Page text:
Meal Times TIME OF MEALS Meals are not always served at the same time in the Orient today, and the nature of the meals varies in different sections. The same was also true in Biblical times. In the main it may be said that the Hebrews had only two meals a day, breakfast, and dinner. The time for breakfast varied all the way from early morning to noon. JESUS served breakfast to a group of hungry fishermen early in the morning (John 21:12). In commenting on the negligence of the guards of King Eglon (Judges 3:24), the Jewish historian Josephus says: "It was then summer time, and the middle of the day, when the guards were not strictly on their watch, both because of the heat, and because they were gone to dinner." Attention is called to the fact that the word Josephus uses for "dinner" is the word meaning "breakfast" as used in the New Testament. It would appear from this that the Jewish historian was indicating that sometimes breakfast was served as late as noon in his day. No doubt it was more often served in the middle of the morning. In the Parable of the Wedding of the King's Son, the message went forth to the invited guests, "I have prepared my dinner [the word for 'breakfast']" (Matthew 22:4). The marriage feast here would be similar then to the English "'wedding breakfast." Both meals of the Jews are mentioned by JESUS in an exhortation he gave his host, "When thou makest a dinner or a supper" (Luke 14:12). The evening meal would in most cases be the main meal, but not always, depending on the nature and place of the men's work. The custom in some modern cities of having breakfast anywhere from nine to twelve o'clock, and dinner in the evening, would correspond quite closely with the two meals of the Jews of Bible times. [Manners And Customs of Bible Lands]

Saying Grace Before the Arabs begin their meal each person repeats after the Master of the house some such a grace as, "In the name of God," or, "Praise Allah," or, "God be praised." In the Old Testament era the Jews were in the habit of saying grace at meals, and if a prophet was to be present he was expected to do it for them. Concerning Samuel when Saul was to eat the sacrifice with him, it was said, "He doth bless the sacrifice: and afterwards they eat that be bidden" (I Samuel 9:13). In relating the miracle of JESUS feeding the five thousand John says, "And Jesus took the loaves and when he had given thanks, he distributed to the disciples . . ." (John 6:11). And concerning the feeding of the four thousand, Matthew is careful to include the blessing in his description: "And he took the seven loaves and the fishes, and gave thanks" (Matthew 15:36). Dr. Edersheim suggests that CHRIST may have prayed an extemporaneous prayer for grace, or He may have used the formula widely used by the Jews of His day as a mealtime grace. Here is the formula: "Blessed art Thou, Jehovah our GOD, King of the world, who causes to come forth bread from the earth." Also it was customary for the Jews in those days to have a second prayer of thanks at the end of the meal. Their authority for this was Deuteronomy 8:10: "When thou hast eaten and art full, then thou shalt bless the LORD thy God for the good land which he hath given thee." In the saying of these graces it was customary for one of the guests to give the thanks in a loud voice, and for the rest to say Amen, or to repeat some of the words of the grace. [Manners And Customs of Bible Lands]

Tables Table. In many cases the Arab custom would seem to indicate to the Westerner that they use no table at all when serving a meal. Actually, a mat spread upon the ground serves the purpose of a table. This is especially true of the tent Arab. This was the early Semitic table of Old Testament times, for the Hebrew word "Shool-khawn," usually translated "table," has as its root meaning, "a skin or leather mat spread on the ground. With this sort of a table in view, the Psalmist can be understood when he said concerning his enemies, "Let their table become a snare before them." David's meaning would be, "Let their feet become entangled in it, as it is spread on the ground." If the Arabs use more of a table than this mat, then it is likely to be a polygon stool, no higher than about fourteen inches, and those eating would sit on the floor around this stool. [Manners And Customs of Bible Lands]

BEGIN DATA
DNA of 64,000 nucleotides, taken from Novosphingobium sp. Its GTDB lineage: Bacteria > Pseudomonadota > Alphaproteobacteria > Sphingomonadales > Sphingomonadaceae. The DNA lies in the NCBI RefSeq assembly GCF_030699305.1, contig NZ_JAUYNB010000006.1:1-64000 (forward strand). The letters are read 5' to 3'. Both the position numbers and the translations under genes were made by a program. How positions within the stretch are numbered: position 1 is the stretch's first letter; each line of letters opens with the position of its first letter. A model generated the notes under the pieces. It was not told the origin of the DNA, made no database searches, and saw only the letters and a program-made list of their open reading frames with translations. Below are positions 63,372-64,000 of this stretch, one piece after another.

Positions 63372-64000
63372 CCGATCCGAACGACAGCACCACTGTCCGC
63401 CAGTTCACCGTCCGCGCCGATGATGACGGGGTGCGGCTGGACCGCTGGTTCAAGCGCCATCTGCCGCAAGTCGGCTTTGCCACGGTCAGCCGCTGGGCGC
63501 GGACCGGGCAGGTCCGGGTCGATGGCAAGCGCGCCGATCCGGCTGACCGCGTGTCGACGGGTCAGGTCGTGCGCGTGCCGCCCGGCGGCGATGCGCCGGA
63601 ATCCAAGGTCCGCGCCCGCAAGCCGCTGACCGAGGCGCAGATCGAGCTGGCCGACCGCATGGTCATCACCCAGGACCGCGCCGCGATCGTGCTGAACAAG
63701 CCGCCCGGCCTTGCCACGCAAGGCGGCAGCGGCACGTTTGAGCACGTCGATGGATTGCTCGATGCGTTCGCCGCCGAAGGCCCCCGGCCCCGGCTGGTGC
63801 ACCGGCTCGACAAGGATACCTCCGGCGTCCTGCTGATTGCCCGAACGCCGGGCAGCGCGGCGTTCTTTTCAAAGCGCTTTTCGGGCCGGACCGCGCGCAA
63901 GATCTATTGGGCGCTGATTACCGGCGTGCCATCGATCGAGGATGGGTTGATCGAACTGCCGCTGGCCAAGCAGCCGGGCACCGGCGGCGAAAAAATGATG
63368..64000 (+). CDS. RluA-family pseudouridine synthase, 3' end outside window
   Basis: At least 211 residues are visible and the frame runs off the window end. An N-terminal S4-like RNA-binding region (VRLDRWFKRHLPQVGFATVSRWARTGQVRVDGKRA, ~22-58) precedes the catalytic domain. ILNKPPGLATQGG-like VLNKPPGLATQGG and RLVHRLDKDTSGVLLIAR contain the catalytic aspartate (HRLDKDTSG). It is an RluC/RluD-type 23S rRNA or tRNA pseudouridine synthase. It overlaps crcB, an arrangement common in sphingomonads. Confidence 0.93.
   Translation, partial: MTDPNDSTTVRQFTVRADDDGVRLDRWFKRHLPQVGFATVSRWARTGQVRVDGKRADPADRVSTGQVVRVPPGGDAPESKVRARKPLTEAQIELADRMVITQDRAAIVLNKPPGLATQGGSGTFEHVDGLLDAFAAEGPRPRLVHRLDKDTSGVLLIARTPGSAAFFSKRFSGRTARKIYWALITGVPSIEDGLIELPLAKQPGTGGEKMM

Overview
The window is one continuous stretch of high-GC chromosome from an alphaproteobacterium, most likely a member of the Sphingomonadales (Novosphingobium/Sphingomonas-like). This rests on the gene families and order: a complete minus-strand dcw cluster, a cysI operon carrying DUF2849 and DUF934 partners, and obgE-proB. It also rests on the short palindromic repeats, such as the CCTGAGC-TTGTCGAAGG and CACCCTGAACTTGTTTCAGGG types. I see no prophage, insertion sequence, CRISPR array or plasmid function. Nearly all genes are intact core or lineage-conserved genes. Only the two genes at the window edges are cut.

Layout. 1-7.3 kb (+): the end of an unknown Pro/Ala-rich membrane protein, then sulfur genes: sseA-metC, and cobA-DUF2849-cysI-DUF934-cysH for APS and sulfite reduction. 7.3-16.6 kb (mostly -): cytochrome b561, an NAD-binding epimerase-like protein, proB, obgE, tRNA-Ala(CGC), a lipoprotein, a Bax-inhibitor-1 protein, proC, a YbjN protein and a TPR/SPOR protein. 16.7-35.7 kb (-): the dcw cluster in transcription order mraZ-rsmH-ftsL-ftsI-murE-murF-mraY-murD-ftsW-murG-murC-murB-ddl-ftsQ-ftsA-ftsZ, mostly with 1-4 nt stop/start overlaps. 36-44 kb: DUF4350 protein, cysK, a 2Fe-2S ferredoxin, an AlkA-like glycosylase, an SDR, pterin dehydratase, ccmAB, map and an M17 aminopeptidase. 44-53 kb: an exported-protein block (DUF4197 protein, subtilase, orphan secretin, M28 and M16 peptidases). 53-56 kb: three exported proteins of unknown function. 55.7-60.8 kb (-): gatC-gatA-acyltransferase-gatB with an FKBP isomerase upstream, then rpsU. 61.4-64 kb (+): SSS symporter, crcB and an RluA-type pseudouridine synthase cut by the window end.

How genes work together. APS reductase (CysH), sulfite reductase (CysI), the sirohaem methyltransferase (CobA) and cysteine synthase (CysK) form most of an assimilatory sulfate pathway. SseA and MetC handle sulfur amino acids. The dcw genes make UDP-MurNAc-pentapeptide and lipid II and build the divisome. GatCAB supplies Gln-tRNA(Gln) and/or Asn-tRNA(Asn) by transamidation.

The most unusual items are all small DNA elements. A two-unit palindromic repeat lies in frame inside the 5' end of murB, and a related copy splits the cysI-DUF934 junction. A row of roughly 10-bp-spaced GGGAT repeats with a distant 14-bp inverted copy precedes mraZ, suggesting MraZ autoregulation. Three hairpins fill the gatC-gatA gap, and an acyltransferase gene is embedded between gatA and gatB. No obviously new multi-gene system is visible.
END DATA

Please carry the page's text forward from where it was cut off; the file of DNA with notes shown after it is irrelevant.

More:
Washing Hands After Eating WASHING AFTER THE MEAL After a typical Oriental meal, washing the hands again is of course essential. If there is a servant, he is the one to bring in the pitcher of water and basin, and the water is poured over the hands of those who have eaten the meal. A napkin is placed over the shoulder so that the hands may be dried. They do this for each other if there is no servant to do it for them. That this method of pouring water to wash hands was used in ancient times has already been seen concerning the washing of hands before eating. [Manners And Customs of Bible Lands]

Washing the Hands WASHING OF HANDS BEFORE EATING Orientals are careful to wash their hands before a meal, but they would think that the Occidental way of washing in the water already made dirty by the hands, to be very untidy and disgraceful. The servant or whoever takes his place, pours water on the hands to be washed as they are held over a basin. Often the basin has a concave cover with holes, so as to allow the dirty water to run through and thus be out of sight. The method of eating without knives, forks, or spoons, makes this washing a necessity. That this method of washing was in vogue in the days of the prophets is seen by the way Elisha was characterized by the king's servants: "Here is Elisha the son of Shaphat, which poured water on the hands of Elijah" (II Kings 3:11). Elisha had served as Elijah's servant, and pouring water, so that his master could wash his hands, was an important part of his duties. When the Pharisees complained against the disciples of JESUS, because they ate bread without washing their hands (Matthew 15:1,2; Mark 7:1-5), it was concerning a lengthy ceremonial washing of hands that they spoke. The Jewish hierarchy of that day had given forth a positive injunction as to exactly how this ablution should be done. It was not a law of Moses but a tradition of the elders. JESUS refused to sanction it as a rule that was binding. It was not the custom of washing hands before eating that JESUS objected to, but the authority the rabbis claimed to have in telling the people the exact and detailed manner in which it must be done. [Manners And Customs of Bible Lands]